Olympic Fashion Statement: What's up with the colored tape?

What is Kinesiology Tape?

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Bright-colored strips of tape in odd patterns are increasingly being seen in the Olympics, most noticeably in beach volleyball. Kinesiology tape can help take pressure off overused muscles, reduce swelling and alleviate pain from injuries. Kinesiology taping, developed in the 1970s by Japanese chiropractor Kenzo Kase, came to the U.S. in the mid-1990s.

Kinesiology tape is a thin, stretchy, therapeutic tape that can benefit a wide variety of injuries and inflammatory conditions. It is almost identical to human skin in both thickness and elasticity, which allows it to be worn without binding, constricting or restriction of movement. Kinesiology Tape is made of 100% high-grade cotton so it is comfortable and breathable. The 140% elasticity mimics the flexibility of human skin and muscles. The adhesive is heat-activated, light, mild and hypo-allergenic, causing less skin sensitivity or irritability than other tapes.

Why use Kinesiology Tape?

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Traditional athletic tape is wrapped tightly around an injured area to provide rigid support and restrict movement. It must be removed immediately after activity to restore movement and circulation. Kinesiology tape, on the other hand, is thin and flexible, allowing it to provide dynamic support while still allowing a safe and functional range of motion. Rather than being wrapped completely around an injured area, kinesiology tape is applied directly over or around the periphery of the area. Most applications can be worn 4-5 days, even during intense exercise, showering, bathing or swimming.  Therapeutic benefits accumulate 24/7 for the entire time the tape is worn.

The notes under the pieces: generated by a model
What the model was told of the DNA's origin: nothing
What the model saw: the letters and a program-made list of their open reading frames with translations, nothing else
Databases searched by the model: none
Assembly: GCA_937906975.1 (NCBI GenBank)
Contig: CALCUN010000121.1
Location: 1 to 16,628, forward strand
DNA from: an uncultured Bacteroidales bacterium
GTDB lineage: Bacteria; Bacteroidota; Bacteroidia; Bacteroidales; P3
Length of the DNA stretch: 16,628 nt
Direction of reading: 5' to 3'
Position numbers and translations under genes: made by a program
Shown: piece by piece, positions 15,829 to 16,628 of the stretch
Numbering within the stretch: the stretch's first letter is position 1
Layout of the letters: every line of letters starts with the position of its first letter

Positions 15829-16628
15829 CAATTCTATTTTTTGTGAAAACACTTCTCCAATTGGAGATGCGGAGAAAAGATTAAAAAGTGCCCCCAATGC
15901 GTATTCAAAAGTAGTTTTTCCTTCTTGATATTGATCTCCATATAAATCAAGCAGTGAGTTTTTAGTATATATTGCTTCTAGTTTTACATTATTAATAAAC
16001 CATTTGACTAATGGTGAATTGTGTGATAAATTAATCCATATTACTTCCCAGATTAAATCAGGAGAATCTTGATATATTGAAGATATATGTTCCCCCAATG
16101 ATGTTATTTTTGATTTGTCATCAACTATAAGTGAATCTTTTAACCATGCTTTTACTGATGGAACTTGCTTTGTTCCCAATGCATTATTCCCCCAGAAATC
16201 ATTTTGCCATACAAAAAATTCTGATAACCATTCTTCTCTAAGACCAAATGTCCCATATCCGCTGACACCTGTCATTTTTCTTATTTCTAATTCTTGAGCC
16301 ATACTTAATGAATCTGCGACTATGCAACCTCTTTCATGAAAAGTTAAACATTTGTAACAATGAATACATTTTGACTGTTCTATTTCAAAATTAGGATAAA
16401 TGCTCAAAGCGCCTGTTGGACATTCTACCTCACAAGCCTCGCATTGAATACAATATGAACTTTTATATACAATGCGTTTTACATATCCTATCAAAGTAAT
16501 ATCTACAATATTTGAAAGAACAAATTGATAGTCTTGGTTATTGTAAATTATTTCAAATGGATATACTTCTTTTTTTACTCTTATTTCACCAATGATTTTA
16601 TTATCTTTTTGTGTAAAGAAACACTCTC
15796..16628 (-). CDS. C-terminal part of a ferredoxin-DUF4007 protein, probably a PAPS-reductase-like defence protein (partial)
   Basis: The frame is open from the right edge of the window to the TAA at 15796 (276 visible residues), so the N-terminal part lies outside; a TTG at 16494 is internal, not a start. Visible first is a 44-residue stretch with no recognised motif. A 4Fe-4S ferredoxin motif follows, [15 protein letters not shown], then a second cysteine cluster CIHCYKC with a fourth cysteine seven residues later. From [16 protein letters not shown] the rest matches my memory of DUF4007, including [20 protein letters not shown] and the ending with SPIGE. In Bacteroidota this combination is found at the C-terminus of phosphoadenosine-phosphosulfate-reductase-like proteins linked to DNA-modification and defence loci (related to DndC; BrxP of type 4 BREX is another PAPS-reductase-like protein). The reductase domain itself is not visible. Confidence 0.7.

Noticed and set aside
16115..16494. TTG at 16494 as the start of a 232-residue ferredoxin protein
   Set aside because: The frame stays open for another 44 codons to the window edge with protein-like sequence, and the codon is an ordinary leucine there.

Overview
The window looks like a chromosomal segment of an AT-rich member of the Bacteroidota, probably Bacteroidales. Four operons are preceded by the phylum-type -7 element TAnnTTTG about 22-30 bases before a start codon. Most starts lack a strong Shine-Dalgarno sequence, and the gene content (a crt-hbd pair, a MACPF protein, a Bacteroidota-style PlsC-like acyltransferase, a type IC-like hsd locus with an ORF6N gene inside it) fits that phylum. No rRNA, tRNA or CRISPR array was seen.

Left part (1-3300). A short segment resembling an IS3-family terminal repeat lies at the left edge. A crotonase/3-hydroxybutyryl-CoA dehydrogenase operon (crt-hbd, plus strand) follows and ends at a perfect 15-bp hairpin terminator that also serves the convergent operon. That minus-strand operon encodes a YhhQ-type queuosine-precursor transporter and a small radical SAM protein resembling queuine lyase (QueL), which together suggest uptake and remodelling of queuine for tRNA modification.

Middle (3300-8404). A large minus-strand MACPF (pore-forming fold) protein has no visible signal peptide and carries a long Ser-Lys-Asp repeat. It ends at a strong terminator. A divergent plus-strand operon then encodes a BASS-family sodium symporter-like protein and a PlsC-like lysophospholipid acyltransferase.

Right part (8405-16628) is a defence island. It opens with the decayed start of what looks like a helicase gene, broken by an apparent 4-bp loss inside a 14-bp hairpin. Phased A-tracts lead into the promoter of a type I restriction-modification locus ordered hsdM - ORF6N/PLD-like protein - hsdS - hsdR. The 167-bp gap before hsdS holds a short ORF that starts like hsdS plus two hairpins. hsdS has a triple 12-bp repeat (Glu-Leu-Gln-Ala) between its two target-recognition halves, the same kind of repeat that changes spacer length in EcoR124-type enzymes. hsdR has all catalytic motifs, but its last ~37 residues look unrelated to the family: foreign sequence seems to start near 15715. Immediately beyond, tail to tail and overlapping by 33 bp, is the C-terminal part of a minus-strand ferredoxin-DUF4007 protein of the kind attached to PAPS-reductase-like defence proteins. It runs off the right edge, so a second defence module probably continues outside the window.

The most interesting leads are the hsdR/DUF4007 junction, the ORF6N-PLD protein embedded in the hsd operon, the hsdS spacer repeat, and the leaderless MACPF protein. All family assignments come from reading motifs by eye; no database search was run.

Kinesiology tape can be used to pull back a shoulder that is hunching forward or to reduce swelling in a joint, tape can be used to pull up the skin and create an area of low pressure where fluid can move and drain. Some clinicians believe the tape provides stimulation to skin cells that affects pain pathways—similar to rubbing a spot that hurts. Just a few examples include rehabilitation from sports injuries, carpal tunnel syndrome, lower back strain/pain (subluxation, herniated disc), knee and shoulder conditions.  Kinesiology Tape is growing as a non-drug means to treat joint inflammation and muscle pain using strips of colored tape.

Who can benefit from using Kinesiology Tape?

Kinesiology Tape can be used to help anyone. You don’t have to be a professional athlete or have a sports-related injury. It is designed to decrease healing time, decrease swelling and bruising, provide multiple day support, reduce in skin sensitivity, decrease joint pain, and improve posture. These benefits can help anyone injured in physical activities, car accidents, or have chronic inflammatory conditions. Dr. Chris Kelley has been trained to administer the application of Kinesiology Therapeutic Tape and has seen tremendous results with its application.

Can anyone administer the tape?

Essentially anyone can buy the tape and try putting it on themselves. However, this isn’t tape that can be slapped on randomly. It requires proper tension and should be applied in a specific pattern. It is placed in a way to follow the muscles and support the joints. So without knowing how to put it on, you will not be able to utilize the benefits of the tape.

What Conditions can Kinesiology Taping be Used For?

Joint Pain

Arthritis, bursitis, lupus, degenerative joints, poorly aligned joints, joint instability

Muscle Pain

Torn muscles, pulled/strained muscles, tight muscles, fibromyalgia, muscle spasms, muscle cramps, calf strain, pulled hamstring, groin strain, strained gluteals, abdominal strain

Soft Tissue Injuries

Tendinitis, tennis elbow (lateral epicondylitis), golfers elbow (medial epicondylitis), patellar tendinitis, Achilles tendinitis, whiplash, back strain, neck strain, rotator cuff injuries, iliotibial band syndrome (ITB)

Joint Injuries

Joint sprains, dislocated joints, sprained ankle, sprained knee, sprained wrist, sprained elbow, degenerated meniscus, torn cartilage, unstable joints, joint hypermobility

Overuse Injuries

Carpal tunnel, repetitive stress syndrome, shin splints, Iliotibial Band Syndrome, tension headaches

Swelling and Edema

Lymphedema, swollen joints, edema, lymphatic congestion, chronic joint or muscle inflammation

Postural Problems

Poor posture, round shoulders, scapular instability, muscle weakness, muscle imbalance, poor muscle tone, hypotonia

Recovery from Surgery

Athletic injury surgery, reconstructive surgery, joint replacement surgery, meniscus repair, ligament surgery, tendon surgery, lymph node removal


Bruising following injuries or surgery, contusions

Foot Pain

Plantar fasciitis, fallen arches

Christopher Kelley